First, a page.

Authorities had said he asked to go inside Wasikowski's apartment to use the phone and then shot the 61-year-old and stole about $400. The next day, authorities say, Otte forced his way into the apartment of the 45-year-old Kostura in the same building, shot her and stole $45 and her car keys.

Both the state Parole Board and Republican Gov. John Kasich denied Otte's request for clemency.

Otte's drug addiction, intoxication and depression led to the slayings, and Otte had poor legal assistance at trial, his public defenders said in documents filed with the parole board. They argued that a life sentence without parole was an appropriate alternative.

The Cuyahoga County prosecutor said Otte still wouldn't take full responsibility for his crimes and tried to blame others, including the victims.

The killings weren't spur-of-the-moment decisions by Otte, who lingered in the victims' apartments to rob them and even turned the TV up to block out Kostura's pleas for help, county prosecutor Michael O'Malley said in a January filing with the parole board.

___

Associated Press writer Dan Sewell contributed to this report from Cincinnati.

___

Welsh-Huggins can be reached on Twitter at https://twitter.com/awhcolumbus.

Page 1 of 1

More Stories Like This

US appeals court agrees that college can't suspend studentA federal appeals court has agreed the University of Cincinnati should not have suspended a student accused of sexually assaulting a fellow student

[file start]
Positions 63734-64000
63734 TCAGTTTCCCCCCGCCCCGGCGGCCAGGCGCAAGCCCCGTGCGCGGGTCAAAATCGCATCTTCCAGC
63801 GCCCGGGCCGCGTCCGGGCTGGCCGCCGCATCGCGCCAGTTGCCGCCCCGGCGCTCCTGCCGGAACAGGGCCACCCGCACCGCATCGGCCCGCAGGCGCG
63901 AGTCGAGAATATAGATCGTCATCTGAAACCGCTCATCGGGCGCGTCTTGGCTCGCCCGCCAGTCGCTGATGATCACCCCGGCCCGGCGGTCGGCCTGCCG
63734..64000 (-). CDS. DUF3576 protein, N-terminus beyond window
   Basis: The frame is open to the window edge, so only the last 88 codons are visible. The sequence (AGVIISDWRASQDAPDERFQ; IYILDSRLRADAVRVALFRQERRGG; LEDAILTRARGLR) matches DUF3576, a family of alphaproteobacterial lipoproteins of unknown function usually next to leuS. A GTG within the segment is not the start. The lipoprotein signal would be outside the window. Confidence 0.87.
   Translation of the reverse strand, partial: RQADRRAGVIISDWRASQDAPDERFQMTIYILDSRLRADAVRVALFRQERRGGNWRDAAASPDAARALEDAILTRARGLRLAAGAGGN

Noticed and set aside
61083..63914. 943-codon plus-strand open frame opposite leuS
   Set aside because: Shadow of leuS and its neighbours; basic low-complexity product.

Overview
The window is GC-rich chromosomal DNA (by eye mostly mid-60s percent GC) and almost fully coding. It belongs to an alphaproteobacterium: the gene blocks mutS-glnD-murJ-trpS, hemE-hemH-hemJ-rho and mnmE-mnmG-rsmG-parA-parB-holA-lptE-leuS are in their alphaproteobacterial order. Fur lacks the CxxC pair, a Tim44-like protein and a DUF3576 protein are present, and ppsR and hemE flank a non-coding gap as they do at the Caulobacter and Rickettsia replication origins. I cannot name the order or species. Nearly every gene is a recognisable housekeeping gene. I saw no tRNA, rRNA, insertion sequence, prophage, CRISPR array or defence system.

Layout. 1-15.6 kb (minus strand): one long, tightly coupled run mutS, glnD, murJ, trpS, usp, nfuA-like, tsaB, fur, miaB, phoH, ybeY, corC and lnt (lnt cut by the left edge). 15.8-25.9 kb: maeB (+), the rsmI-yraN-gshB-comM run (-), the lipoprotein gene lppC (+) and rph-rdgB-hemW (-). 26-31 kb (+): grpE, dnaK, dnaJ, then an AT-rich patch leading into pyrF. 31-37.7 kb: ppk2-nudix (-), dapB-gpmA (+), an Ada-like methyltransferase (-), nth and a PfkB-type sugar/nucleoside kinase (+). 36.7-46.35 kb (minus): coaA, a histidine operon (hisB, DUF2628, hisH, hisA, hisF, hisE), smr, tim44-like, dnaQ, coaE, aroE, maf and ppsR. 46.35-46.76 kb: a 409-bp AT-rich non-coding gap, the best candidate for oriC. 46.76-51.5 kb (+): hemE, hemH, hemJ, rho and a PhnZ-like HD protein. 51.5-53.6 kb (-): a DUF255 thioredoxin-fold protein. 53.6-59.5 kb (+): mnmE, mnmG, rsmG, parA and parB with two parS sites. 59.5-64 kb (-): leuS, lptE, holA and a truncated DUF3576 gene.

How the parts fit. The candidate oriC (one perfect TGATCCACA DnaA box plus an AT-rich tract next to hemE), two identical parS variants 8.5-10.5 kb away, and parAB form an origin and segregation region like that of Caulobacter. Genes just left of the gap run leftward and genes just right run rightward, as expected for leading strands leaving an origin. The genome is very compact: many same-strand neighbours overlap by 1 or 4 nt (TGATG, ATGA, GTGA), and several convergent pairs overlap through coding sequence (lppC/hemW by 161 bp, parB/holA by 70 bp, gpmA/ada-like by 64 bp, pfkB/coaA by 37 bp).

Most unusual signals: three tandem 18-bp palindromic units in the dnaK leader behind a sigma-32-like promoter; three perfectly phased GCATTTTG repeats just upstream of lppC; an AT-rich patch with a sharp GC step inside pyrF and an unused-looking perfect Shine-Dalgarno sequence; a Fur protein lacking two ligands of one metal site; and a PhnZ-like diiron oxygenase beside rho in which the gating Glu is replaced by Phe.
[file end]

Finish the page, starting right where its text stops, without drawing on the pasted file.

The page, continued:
FILE - In this July 30, 2015, file photo, former Illinois U.S. Rep. Mel Reynolds talks on his cell phone as he leaves federal court in Chicago. Reynolds' misdemeanor tax charges case is set to begin Monday, Sept. 25, 2017, in Chicago federal court. He is accused of failing to file tax returns from 2009 to 2012. (AP Photo/M. Spencer Green, File)
Ex-congressman Mel Reynolds' tax trial to start Monday
The Latest: Police say driver arrested in courthouse hit-runPolice say a woman suspected of driving a car that intentionally struck a witness in a murder case on a sidewalk outside a Las Vegas courthouse has been arrested
Police investigate a crime scene in front of the Regional Justice Center court house, Monday, Sept. 25, 2017, in Las Vegas. Police say a woman was struck by a car outside of the courthouse where she was the witness in a murder case. (AP Photo/John Locher)
Sister of murder victim hit by car outside Vegas courthouse
The Latest: Anthony Weiner must report to prison by Nov. 6Anthony Weiner must report to prison by Nov. 6 to begin serving his 21-month sentence for sexting with a 15-year-old girl
FILE - In this Sept. 12, 2017, file photo State Sen. Steven Bradford, D-Gardena, left, and Assemblyman Mark Stone, D-Scotts Valley, watch as the votes are posted for Stone's youth parole measure before the Senate, in Sacramento, Calif. The legislature approved the bill, AB1308, and if signed by the governor, would allow inmates who are under the age of 25, and who have served at least 15 years of their sentenced to be considered for parole. (AP Photo/Rich Pedroncelli, File)
California lawmakers look to free older and younger inmates
AdChoices

Related Searches

Related Searches

AdChoices